Within the framework of the LIFE Cerceta Pardilla project, coordinated by the Biodiversity Foundation of the Ministry for Ecological Transition and the Demographic Challenge (MITECO), 20 specimens of this critically endangered species have been released on the El Espigar estate, in the El Hondo Natural Park (Elche), bred in captivity at the La Granja de El Saler centre (Valencia). This is the first release on one of the plots of land acquired within the framework of this project, which has been possible thanks to the first actions carried out to improve the ecological conditions of the estate.
Since January 2021, more than 1,000 specimens of marbled teal have already been released in different wetlands, but this is the first time they have been released on one of the farms acquired and managed within the framework of the project. ANSE and SEO/BirdLife, partners in this European initiative, acquired 55 hectares of wetlands located in the western part of the El Hondo Natural Park. Subsequent actions for vegetation management, the adaptation of floodgates and the dredging of channels, which guarantee adequate flooding throughout the year, have made it possible to achieve the right conditions for the release of these specimens and ensure the maintenance of water throughout the breeding season.
This area constitutes, together with another neighbouring farm, one of the main enclaves for the protection and conservation of the marbled teal in Spain. Specifically, this area of the Natura 2000 Network has been home to between 20 and 30% of the breeding population of this species in our country for some years, when the flooding conditions have been favourable. In addition, due to its ecological value, it is recognised as a critical site in the Brown Teal Conservation Strategy, constituting a vital area for its survival and recovery.
Since the purchase of the land, significant progress has been made in the management of the farm. Among them, the water inlet and outlet to the farm has been improved, allowing the ponds to remain flooded this spring, coinciding with the breeding season of the gilthead teal. This improvement extends to an area of salt marsh that had been without water for several years and will now maintain adequate levels for the species. In recent years, water was only ensured in the lagoons during the hunting season, so that in some years they remained dry during the breeding season of the marbled teal.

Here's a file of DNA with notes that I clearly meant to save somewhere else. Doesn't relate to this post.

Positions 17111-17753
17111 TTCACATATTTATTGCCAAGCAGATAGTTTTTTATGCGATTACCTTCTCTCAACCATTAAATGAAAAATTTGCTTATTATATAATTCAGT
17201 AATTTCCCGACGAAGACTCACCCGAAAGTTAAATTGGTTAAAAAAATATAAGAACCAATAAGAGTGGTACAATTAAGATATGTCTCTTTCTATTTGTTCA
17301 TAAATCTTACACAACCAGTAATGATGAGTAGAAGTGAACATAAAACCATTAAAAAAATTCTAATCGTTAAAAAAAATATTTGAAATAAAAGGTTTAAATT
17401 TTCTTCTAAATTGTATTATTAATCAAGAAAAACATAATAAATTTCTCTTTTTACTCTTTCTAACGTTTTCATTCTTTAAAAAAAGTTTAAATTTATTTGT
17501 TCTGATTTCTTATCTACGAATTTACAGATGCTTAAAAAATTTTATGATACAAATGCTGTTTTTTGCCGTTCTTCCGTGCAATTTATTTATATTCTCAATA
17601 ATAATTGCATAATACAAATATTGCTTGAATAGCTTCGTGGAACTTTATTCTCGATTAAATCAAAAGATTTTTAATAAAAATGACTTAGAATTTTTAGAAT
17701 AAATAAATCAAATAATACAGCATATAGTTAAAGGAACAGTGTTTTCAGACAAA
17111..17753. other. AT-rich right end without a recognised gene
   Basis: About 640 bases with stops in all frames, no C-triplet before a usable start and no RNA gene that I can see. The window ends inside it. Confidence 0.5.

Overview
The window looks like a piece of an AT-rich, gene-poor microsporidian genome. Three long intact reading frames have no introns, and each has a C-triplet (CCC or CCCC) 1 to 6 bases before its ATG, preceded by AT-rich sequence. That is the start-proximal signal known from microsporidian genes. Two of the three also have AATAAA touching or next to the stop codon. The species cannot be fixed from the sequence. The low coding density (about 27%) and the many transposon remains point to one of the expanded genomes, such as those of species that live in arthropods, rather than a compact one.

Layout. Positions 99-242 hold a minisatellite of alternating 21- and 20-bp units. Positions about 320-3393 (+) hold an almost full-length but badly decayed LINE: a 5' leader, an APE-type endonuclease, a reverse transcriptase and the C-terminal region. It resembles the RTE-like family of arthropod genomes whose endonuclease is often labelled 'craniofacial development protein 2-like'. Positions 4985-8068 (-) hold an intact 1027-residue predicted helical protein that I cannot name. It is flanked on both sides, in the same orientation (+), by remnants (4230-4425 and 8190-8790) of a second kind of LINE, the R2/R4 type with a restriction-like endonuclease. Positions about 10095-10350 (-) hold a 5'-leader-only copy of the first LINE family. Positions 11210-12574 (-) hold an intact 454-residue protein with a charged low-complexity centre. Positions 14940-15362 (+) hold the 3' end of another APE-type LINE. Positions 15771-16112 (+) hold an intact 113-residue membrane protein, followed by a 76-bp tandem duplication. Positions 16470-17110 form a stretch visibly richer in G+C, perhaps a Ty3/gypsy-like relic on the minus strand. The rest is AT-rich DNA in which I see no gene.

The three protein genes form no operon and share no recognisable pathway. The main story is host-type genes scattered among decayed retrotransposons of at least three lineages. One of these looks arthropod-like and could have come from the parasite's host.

In addition, various volunteer actions have also been carried out. Among them, the dismantling of a very deteriorated hunting post in this protected area, thanks to the help of a group of volunteers, stands out.
RESEARCH, CONSERVATION AND GOVERNANCE
LIFE Cerceta Pardilla aims to improve the conservation status of 3,000 hectares of wetlands to reverse the risk of extinction of Europe’s most endangered duck, which is in a critical situation in Spain. To this end, it has undertaken a series of actions to reinforce the state of its populations in the natural environment, improve the state of the wetlands and scientific knowledge of the species.
The project, which is coordinated by the Biodiversity Foundation of the Ministry for Ecological Transition and the Demographic Challenge, involves as partners the Ministry itself, through the Segura Hydrographic Confederation and Tragsatec; the Regional Government of Andalusia, through the Department of Sustainability, Environment and Blue Economy, and the Environment and Water Agency; the Regional Government of Valencia; the Government of the Region of Murcia, as well as the organisations SEO/BirdLife and ANSE. It is supported by the LIFE Programme of the European Union and the Directorate General for Water.